·
Registered
Joined
·
2,736 Posts
As mentioned there is nothing in Diesel Engine oil that can't be used in a gas engine.

I also use it (T6) in a lot of motorcycles. They also make a T5 oil which you can get in a weight closer to what your truck calls for like a 10w-30.
 

·
Premium Member
Joined
·
14,143 Posts
Our daughters FIL used 15w40 in his JDx590 for thinking 11 or 12 yrs and now JDx738 . Only difference it was JD brand oil instead of Rotella.
 

·
Registered
Joined
·
438 Posts
Is this a magnum engine, the 4.7 or a hemi? If it's a magnum (5.2 or 5.9) Rotella usage wouldn't be an issue. On the other 2 newer style engines you might want to talk to a Dodge experienced mechanic or do a bit of Googling. The newer engines have higher tech stuff like cam phasers...and oil viscosity may be a concern.

That said, I buy Shell Rotella by the 5 gal bucket and run it in my 6.7 Cummins, two KTM dirt bikes, a Yamaha Stratoliner and my 1025R. I won't run it in my 2.5 Subaru, where 0w20 is recommended.

Sent from my SM-G930V using Tapatalk
 

·
Registered
Joined
·
1,660 Posts
Discussion Starter #13
Hey Maddog,

There is a difference between "burning oil" and "oil consumption". Engines that "use oil", that is, require make up oil to be added between changes may not be "burning oil" in the traditional sense, for example loss of oil control by the rings or the guides resulting in blue smoke out the exhaust, but they be consuming oil because of the oil itself is boiling out it's volatile components and the PVC system is pulling them away to be burnt in the combustion chambers. Different quality/brands of oil have different volatility specs, generally the higher the price, the less it tends to evaporate in use as the less expensive brands include volatile components in order to achieve the lower viscosity rating, as these boil away, the oil thickens and falls out of the listed viscosity range. Synthetics for the most part have almost no volatile components and are considered viscosity stable over the service life of the oil.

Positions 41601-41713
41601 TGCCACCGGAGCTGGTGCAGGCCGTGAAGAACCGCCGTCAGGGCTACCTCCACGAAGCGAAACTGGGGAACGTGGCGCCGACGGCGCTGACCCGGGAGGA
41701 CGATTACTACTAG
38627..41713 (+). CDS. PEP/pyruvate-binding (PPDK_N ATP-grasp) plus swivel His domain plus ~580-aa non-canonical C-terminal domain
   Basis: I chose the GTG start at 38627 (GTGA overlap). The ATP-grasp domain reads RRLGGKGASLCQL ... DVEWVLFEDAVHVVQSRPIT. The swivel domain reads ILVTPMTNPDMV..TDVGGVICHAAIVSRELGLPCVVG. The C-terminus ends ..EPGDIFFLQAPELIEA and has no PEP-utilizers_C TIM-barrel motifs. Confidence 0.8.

Now I'm not saying that an engine with 225K on it may not be using oil, but before you go putting a 15w-40 in an engine designed for 5-30 or 10w-30 you may want to try a higher quality brand or one of the "high mileage" type oil of the recommended viscosity and see if you get less oil consumption.

I'm reluctant to recommend a higher viscosity oil to lessen consumption as that can have negative aspects in the engine such as reduced MPG, less splash lubrication of components, less flow for cooling components, slower delivery to components on cold start etc.
Very interesting comment. However I believe that I'm "burning some oil". I don't buy Any lubricants based on price. I have always used high quality products. But beyond a brand name how do you determine "Quality". The only way the average customer can determine quality regardless of price is by the API ratings & certifications found on the package along with the warranty & claims made by the manufacturer. I don't think price enters into it at all or very little. I never use Re Refined or recycled oils at all.

I'm not sure Syn oils will do me any good in a 215K engine. But I have had success with High mileage oils (Penzoil) in another vehicle I had. It stopped a seal leak at a main bearing & the performance of the oil was great. Maybe I will try a high mileage oil & see if it does work better. But if not I will go to the 15W40. I see no harm in using that oil & I really don't care about any lost MPG, performance, etc. The engine has 215k on it and this truck has now become a light duty truck for me. I can't even put 500 miles a month on the engine. Thanks for your advice & opinion.